As an avant-jazz musical scholar, a composer, educator and flugabone (that’s a marching trombone to you marching band types) player, David Dominique is a guy full of ideas…the offbeat ones. Dominique has also composed and conducted for theater, and combined with a love for Charles Mingus and Eric Dolphy, this goes a way toward understanding the dramatics and unexpected twists packed into his new release Ritual.
Ritual is also packed with energy that comes from the collective power of up to five wind instruments. Accompanying that flugabone is Brian Walsh (clarinet, bass clarinet, baritone sax), Gavin Templeton (alto sax, baritone sax, flute) and Joe Santa Maria (alto sax); Eric KM Clark adds a violin on a couple of tracks. There’s some soloing but they’re limited, because Dominique invested all the intrigue in his through-composed pieces and the arrangements. That’s where the Mingus/Dolphy comparison comes in.
The brassy expressions of a song like, say, “The Mulatto Shuffle” demonstrate the intricacies found in Dominique’s work. There’s a theme of sorts running through the song, but it’s been run through a meat grinder of tempo changes and melodic variations. Add a mid-section “conversation” among Dominique and three saxophones tossed in for good measure.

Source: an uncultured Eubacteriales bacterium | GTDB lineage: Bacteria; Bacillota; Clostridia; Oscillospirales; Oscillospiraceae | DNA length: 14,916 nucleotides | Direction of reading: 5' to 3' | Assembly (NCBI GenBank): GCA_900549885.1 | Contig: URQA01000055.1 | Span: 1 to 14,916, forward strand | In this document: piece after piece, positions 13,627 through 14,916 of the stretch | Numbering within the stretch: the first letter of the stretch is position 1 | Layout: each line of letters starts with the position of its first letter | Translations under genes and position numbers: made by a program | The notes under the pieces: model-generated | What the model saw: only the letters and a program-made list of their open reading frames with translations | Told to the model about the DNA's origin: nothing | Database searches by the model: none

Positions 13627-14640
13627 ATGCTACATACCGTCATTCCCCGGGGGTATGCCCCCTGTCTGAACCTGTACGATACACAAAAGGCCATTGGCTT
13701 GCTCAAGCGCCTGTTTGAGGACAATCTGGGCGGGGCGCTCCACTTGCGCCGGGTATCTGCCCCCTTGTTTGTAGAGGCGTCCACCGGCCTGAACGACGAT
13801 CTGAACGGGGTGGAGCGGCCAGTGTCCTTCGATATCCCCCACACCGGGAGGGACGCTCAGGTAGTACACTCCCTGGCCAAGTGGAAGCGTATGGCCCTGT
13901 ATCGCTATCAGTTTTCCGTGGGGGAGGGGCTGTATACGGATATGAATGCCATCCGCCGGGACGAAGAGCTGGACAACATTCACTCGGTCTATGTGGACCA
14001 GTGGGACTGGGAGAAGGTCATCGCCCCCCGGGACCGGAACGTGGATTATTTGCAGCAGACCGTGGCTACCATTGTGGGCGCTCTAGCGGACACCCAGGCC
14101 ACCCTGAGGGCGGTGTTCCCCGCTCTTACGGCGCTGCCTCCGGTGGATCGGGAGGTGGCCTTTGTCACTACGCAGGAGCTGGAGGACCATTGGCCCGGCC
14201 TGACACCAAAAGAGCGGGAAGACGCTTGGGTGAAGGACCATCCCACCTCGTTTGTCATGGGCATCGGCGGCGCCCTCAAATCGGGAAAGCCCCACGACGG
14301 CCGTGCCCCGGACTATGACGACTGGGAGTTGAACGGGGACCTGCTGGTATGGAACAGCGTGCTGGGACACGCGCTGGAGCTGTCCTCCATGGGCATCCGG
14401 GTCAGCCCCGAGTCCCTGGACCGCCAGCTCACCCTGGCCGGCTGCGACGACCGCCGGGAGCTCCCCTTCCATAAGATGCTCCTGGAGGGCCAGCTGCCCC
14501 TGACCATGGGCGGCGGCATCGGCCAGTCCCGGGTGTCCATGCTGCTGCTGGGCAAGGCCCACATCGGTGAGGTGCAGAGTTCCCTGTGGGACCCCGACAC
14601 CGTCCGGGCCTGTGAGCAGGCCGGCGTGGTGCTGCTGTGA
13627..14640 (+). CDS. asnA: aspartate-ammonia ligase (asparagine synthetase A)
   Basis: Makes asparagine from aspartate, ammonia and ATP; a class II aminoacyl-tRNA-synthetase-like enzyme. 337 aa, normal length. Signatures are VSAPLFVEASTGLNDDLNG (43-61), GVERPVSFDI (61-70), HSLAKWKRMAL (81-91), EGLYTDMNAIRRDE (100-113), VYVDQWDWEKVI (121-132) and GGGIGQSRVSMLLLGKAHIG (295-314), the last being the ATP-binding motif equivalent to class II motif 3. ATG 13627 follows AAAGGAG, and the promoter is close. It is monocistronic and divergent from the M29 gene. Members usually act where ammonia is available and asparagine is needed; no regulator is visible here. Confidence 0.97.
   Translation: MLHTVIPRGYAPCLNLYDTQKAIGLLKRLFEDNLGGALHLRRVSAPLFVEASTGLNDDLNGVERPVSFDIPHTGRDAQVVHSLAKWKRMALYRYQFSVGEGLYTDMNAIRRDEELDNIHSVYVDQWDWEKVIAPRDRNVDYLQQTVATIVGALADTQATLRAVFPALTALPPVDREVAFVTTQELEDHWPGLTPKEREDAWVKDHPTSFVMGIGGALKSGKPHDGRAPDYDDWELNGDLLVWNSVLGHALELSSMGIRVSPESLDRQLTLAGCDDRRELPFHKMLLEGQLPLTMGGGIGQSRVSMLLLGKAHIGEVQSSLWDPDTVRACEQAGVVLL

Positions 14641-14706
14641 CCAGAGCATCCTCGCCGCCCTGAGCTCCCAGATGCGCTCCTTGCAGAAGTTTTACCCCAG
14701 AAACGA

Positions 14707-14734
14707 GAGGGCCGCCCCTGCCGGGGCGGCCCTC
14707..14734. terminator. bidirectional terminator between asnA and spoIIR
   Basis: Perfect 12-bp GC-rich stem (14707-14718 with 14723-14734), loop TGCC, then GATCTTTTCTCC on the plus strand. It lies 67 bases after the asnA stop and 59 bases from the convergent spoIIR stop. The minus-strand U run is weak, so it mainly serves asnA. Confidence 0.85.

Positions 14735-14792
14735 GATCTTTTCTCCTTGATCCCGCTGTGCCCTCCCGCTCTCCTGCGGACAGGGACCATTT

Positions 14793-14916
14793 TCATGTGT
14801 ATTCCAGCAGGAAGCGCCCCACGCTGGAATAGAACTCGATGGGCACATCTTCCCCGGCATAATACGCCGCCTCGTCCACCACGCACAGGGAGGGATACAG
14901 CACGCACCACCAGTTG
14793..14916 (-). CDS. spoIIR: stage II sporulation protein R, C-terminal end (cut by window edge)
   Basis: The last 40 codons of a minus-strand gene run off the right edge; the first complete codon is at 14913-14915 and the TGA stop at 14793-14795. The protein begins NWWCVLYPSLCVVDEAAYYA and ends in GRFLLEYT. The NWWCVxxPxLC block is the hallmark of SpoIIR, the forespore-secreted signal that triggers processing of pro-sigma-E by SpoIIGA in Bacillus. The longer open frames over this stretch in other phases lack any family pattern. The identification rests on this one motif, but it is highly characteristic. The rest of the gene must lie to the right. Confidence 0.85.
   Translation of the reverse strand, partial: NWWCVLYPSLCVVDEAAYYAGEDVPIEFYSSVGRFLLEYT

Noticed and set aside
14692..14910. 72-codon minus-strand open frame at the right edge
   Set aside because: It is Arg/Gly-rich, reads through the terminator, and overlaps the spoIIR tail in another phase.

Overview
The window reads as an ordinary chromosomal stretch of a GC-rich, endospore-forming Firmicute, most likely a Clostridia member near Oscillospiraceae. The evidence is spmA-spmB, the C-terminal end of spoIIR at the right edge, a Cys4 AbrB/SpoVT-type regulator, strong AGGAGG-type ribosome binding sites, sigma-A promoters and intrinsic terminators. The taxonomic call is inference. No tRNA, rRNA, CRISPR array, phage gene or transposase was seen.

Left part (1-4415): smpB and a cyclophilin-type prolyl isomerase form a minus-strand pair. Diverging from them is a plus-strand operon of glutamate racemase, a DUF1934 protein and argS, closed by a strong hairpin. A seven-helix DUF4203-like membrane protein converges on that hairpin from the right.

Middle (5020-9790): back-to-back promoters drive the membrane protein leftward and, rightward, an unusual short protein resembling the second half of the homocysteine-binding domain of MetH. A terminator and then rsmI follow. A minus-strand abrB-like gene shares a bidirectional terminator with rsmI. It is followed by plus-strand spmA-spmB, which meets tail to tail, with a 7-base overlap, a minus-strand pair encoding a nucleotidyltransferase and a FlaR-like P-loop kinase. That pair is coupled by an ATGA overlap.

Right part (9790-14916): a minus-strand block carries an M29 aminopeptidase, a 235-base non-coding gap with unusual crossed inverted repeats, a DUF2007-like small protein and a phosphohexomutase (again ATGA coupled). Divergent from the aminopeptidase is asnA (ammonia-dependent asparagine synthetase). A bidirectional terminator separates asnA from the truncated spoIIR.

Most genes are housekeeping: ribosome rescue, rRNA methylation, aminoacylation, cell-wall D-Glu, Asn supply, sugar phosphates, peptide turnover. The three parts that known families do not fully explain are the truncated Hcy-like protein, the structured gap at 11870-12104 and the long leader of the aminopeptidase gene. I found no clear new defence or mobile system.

“Drunk Hump” is just as episodic, starting off slow like a dirge, then picks up pace. Just when you assume it’s run its course, it goes slow and speeds up all over again. Rambunctious like a Mostly Other People Do The Killing song, it evokes a smaller 30s jazz combo careening out of control.
And just because Dominique looks back several decades for inspiration doesn’t mean he’s shunning everything that’s come since then. Alex Noice’s searing electric guitar clashes against the brash horns on the Mingus carnival ride “Big Boned’d Jim,” and he’s adding trippy, cosmic electronics to go alongside Andrew Lessman’s antsy drums on “Ritual 2/Dirge.” “Ritual 4/Release” puts together old jazz horns, an avant-garde composition and a rumbling rock beat with a thunderous electric bass. Think of it as a rock song, but a rock song where the horns playing the riffs: knotty, dissonant riffs.
The brief segues typically wield the most theatrics. “Ritual/BDB,” “Money In Paradise 1″ and “Ritual 3/Hostage” function like the intrigue that hangs over between acts of a play.
Earlier this year, David Dominique composed and conducted an experimental live chamber score for a new theater project. I’d almost consider Ritual his second such project this year, as Ritual is a soundtrack just looking for the right stage production to go along with it. The script would have to be cheeky, unpredictable and engaging in order to fit to this music.
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